January 13, 2004

Mappa Mundi

[astro-ph/0310571] A Map of the Universe by J. Richard Gott III, Mario Juric, David Schlegel, Fiona Hoyle, Michael Vogeley, Max Tegmark, Neta Bahcall and Jon Brinkmann. Extra material at http://www.astro.princeton.edu/~mjuric/universe/.

A map showing a geocentric perspective of the entire universe. The trick is to make one direction logarithmic, which makes it possible to depict everything (more or less) from the Earth's core out to the Big Bang. The other direction represents declination, making this a slice across the universe along the ecliptic.

If I have inherited anything from my father, it is his love of maps. A good map gives a sense of a place and its context. It should have as much information as possible but still "quiet" information: information that doesn't distract the viewer when viewing the map in general but directly available once you look for it. And the more complete the map is, the better.

By these standards this map is very good. It gives a sense of the stuff we find around us. The authenticity created by plotting the positions of satellites, minor bodies and planets at a particular moment in time is reassuring and reveals many interesting patters (for example, look at the asteroid belt and how they are affected by Jupiter). I wonder what Edward Tufte would say about it?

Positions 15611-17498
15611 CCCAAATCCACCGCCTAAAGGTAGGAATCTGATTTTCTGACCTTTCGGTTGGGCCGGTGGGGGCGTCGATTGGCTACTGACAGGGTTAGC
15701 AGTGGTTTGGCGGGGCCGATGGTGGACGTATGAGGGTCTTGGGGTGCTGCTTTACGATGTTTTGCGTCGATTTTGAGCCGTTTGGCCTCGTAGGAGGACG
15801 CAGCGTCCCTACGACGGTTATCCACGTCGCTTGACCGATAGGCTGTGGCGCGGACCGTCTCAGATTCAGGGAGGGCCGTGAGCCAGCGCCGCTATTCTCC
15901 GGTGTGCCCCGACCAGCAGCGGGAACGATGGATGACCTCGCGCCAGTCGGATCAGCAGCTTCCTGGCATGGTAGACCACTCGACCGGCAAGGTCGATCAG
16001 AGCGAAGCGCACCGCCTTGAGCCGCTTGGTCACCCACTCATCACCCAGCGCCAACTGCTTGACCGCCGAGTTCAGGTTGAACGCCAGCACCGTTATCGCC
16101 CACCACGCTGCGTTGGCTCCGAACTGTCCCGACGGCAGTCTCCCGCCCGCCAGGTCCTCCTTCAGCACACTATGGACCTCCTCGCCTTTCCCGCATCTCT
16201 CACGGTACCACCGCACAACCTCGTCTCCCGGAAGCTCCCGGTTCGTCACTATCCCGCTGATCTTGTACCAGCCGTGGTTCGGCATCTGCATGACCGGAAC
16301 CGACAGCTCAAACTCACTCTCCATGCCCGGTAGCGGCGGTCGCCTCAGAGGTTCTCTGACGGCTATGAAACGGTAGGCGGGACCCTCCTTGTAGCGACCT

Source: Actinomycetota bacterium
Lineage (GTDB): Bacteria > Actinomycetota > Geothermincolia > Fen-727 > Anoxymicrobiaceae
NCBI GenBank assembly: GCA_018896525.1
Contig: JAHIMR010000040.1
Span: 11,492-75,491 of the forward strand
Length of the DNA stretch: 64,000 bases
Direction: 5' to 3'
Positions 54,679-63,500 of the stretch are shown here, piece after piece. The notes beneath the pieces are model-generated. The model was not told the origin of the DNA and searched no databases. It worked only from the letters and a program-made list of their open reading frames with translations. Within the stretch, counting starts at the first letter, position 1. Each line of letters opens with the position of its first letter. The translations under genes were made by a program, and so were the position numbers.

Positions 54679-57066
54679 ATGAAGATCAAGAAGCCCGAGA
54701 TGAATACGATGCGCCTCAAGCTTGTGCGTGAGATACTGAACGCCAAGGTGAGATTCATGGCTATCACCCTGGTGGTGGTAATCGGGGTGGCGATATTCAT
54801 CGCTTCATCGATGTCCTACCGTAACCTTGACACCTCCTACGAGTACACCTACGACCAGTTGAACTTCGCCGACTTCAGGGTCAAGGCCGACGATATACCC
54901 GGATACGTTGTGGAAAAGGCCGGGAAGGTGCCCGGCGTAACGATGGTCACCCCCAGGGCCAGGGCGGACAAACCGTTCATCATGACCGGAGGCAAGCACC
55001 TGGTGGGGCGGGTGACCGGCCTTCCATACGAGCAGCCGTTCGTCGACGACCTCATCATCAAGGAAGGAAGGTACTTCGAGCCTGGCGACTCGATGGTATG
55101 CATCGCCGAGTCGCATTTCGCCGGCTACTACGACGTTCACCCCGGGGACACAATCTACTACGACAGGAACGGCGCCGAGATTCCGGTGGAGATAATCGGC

I would probably have rendered it a bit different by applying textures to represent the galactic disc etc as coloured stars (perhaps grey) to make it less abstract. It is also a bit sad that the names of many neighbouring galaxies are not written in full, for popular science purposes it is better to call M31 "The Andromeda Galaxy (M31)" than just M31.

In the paper the authors discuss the intricacies of the mapping. Beside the usual issues of conformality (keeping angles locally identical to avoid distortion of shape) they have to deal with the relativistic effects of a curved space-time. It is a nice loop: geometry in curved space was developed by mapmakers, turned by Gauss (who did geodesic measurements) and others into a mathematical discipline that were to be the seed and engine of general relativity and now returns home to itself to make a map.

I wonder if one could make a good 3D box map by plotting Ascension too? Obviously there are tricky issues of conformality, but it would probably be worthwhile to show how the different planes align (or rather not align).

The authors also suggest plenty of interesting applications and ways of presenting the map, from wallscreens and lasershows on buildings to rugs for astronomy labs. A scientific visualization this good is bound to crop up in many places.

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